Tuesday, September 29, 2009

Glenn Beck v. glennbeckrapedandmurderedayounggirlin1990.com

What do you do when someone uses your trademark as the basis for a domain name? One avenue of protection is to institute a dispute pursuant to the Uniform Domain-Name Dispute-Resolution Policy (UDRP).

Enter Glenn Beck. A couple of weeks ago (according to Beck's complaint), someone registered the domain name: glennbeckrapedandmurderedayounggirlin1990.com. Beck hopes to terminate this registration by way of the UDRP proceeding. To do so, he must prove 3 things:
1) The domain name at issue is identical or confusingly similar to a trademark in which Beck has rights;
2) The registrant does not have any rights in the domain name; and
3) The registrant registered the domain in bad faith.

The respondent has remained anonymous, but is represented by Marc Randazza, the Editor-in-Chief of the Legal Satyricon blog.

Here's how the 2 sides have presented their arguments on those issues:

Domain name is identical or confusingly similar to a trademark in which Beck has rights

Beck does not currently have a federal trademark registration for "Glenn Beck." The U.S. Patent and Trademark Office has accepted his Intent-To-Use trademark application, but has not yet acted on Beck's statement of use (which will permit the ITU application to mature into a federal trademark registration). Beck also relies on his common law rights in the mark.

The respondent offers 3 arguments in reply. First, personal names are not protected under the UDRP. Second, Beck has not registered rights. And third, Beck has not presented sufficient evidence of common law rights. Respondent concedes that Beck's common law rights "may" exist, but faults Beck for failing to properly evidence them.

The registrant's rights in the domain name

Beck argues that, at best, the domain name is a "protest" site, but is misleading the public regarding the nature, origin and affiliation of the Website. Beck further argues that any notion that respondent has rights in the domain is undermined by the "plainly defamatory" name.

In response, the domain name owner explains that the domain name is an internet meme, which is
a phrase used to describe a catchphrase or concept that spreads quickly from person to person via the Internet, much like an esoteric inside joke.
After identifying various other memes, the response argues "This is the price of celebrity -- you just might wind up in a meme, and you might not deserve it." (emphasis in original).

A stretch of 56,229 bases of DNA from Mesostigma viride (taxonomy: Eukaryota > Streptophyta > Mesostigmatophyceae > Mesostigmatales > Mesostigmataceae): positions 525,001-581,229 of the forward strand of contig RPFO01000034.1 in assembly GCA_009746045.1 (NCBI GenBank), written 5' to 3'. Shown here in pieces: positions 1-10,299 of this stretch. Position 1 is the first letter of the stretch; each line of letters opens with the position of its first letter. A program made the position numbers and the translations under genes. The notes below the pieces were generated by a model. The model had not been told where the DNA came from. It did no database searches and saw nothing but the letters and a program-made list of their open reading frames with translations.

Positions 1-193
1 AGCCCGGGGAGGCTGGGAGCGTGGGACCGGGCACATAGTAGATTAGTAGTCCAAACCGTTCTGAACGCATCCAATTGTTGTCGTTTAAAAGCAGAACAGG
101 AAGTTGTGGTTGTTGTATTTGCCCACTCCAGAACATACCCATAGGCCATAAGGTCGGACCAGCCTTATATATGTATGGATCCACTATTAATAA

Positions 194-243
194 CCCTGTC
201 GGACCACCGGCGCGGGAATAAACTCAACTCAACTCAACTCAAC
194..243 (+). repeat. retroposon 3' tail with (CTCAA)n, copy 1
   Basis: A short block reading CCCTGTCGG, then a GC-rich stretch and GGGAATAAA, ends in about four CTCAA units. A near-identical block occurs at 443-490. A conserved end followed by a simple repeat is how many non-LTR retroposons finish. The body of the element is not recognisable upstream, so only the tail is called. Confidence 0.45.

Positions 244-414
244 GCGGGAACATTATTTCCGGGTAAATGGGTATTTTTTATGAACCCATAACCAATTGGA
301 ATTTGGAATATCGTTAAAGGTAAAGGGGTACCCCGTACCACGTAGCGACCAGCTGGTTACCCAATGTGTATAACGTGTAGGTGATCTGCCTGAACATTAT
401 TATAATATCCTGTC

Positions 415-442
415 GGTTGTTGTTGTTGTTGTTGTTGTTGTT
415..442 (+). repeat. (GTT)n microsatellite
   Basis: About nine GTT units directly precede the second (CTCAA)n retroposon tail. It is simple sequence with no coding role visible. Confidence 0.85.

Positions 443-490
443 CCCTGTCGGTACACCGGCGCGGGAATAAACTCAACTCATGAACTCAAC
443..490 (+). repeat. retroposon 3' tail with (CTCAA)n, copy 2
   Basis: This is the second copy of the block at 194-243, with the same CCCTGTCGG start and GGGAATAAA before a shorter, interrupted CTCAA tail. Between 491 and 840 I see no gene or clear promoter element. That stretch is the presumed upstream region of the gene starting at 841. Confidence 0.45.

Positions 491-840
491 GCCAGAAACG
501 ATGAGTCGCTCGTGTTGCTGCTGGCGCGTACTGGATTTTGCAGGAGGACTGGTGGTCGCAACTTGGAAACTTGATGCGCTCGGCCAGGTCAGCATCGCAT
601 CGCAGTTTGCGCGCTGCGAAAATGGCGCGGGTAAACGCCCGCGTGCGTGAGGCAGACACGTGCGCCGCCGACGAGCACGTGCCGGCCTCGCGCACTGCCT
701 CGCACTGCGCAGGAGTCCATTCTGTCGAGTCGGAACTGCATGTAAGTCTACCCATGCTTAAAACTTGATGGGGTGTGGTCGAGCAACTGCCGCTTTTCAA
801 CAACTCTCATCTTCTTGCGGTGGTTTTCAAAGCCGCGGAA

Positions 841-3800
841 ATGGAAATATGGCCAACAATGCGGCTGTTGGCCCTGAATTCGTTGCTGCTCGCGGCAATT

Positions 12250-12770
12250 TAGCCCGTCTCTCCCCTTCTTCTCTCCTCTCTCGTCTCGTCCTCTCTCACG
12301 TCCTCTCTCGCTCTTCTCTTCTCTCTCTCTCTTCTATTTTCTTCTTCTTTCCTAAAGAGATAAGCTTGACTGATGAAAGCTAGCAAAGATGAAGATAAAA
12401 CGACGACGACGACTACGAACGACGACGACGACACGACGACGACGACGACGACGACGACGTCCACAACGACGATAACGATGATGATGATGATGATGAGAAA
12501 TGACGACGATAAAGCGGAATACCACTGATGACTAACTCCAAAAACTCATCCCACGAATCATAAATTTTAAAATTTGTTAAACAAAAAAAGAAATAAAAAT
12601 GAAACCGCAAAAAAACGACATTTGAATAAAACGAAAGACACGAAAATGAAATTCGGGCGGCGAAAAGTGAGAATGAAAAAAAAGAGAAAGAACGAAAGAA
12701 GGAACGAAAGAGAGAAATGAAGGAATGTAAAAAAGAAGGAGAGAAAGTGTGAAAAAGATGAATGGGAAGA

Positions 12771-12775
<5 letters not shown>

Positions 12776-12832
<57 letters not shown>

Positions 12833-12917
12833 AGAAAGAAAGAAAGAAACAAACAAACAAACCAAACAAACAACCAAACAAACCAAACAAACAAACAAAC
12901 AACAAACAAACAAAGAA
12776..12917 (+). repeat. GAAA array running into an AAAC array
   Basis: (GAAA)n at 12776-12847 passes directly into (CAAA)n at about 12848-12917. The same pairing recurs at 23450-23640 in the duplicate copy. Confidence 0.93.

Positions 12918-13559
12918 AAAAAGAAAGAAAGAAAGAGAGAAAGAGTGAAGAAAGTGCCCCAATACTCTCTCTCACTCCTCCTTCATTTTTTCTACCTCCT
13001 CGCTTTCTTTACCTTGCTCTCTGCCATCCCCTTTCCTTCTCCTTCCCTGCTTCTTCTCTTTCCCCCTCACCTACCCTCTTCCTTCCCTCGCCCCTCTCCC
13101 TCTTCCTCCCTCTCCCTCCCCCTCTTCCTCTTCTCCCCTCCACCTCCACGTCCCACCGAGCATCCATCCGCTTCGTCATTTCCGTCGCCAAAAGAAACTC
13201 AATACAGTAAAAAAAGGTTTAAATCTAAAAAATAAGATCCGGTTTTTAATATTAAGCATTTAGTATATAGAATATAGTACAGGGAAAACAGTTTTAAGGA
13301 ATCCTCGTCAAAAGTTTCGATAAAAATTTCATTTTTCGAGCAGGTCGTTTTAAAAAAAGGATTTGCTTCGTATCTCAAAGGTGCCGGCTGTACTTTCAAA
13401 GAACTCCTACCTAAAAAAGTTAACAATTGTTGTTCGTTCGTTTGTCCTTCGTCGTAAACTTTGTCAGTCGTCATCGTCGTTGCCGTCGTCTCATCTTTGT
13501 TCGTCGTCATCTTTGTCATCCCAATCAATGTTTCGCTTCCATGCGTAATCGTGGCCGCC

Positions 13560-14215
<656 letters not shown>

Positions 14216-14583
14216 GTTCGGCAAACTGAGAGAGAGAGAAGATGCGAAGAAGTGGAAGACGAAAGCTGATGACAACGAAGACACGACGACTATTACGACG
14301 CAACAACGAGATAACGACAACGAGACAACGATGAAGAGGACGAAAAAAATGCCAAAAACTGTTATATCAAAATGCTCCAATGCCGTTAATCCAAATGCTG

The Glenn Beck meme is, apparently, a play on Gilbert Gottfried's roast of Bob Saget where Gottfried repeatedly joked that "Bob Saget raped and killed a girl in 1990."

Because Beck uses the same style of Gottfried (the formula argued by the respondent is: Outrageous Accusation + Celebrity + Question as to why the celebrity does not deny the accusation == Confirmation of the falsity of the accusation and laughter), the respondent concludes "Quite simply, Beck's shtick is simply a cheap imitation of Gilbert Gottfried, sans the humor."

This meme grew, finally resulting in registering of the domain name.
Beck has tried to paint himself as a "babe in the woods" who has fallen victim to a vicious character attack. In reality, Beck is an accomplished and deliberate manipulator of public opinion, and it is absurd to suggest that he himself does not understand the nature and function of Respondent's website. Given his long history of using the Gottfried Technique, Beck must have recognized that the respondent has merely presented Mr. Beck with a mirror. If Beck does not like what he sees, the Respondent is not to blame.
The respondent concludes this section by arguing that the domain is merely a criticism website.

Motives in registering the domain

Beck basis his bad faith argument on 2 points: (1) Respondent must have known about Beck before registering the domain; and (2) the domain itself is defamatory. Beck explains that respondent is using the domain "to damage Mr. Beck's reputation, tarnish his trademark rights, and disrupt his business activities."

The response relies upon the argument discussed above, namely that the site is criticism and an internet meme.


This case is interesting to me, as UDRP proceeding usually arise when the domain registrant blatantly seeks to profit from its registration, typically by trying to sell the domain name back to the mark holder. This case has none of that flavor, and will be interesting to see how Beck's defamation arguments hold up.


1 comment:

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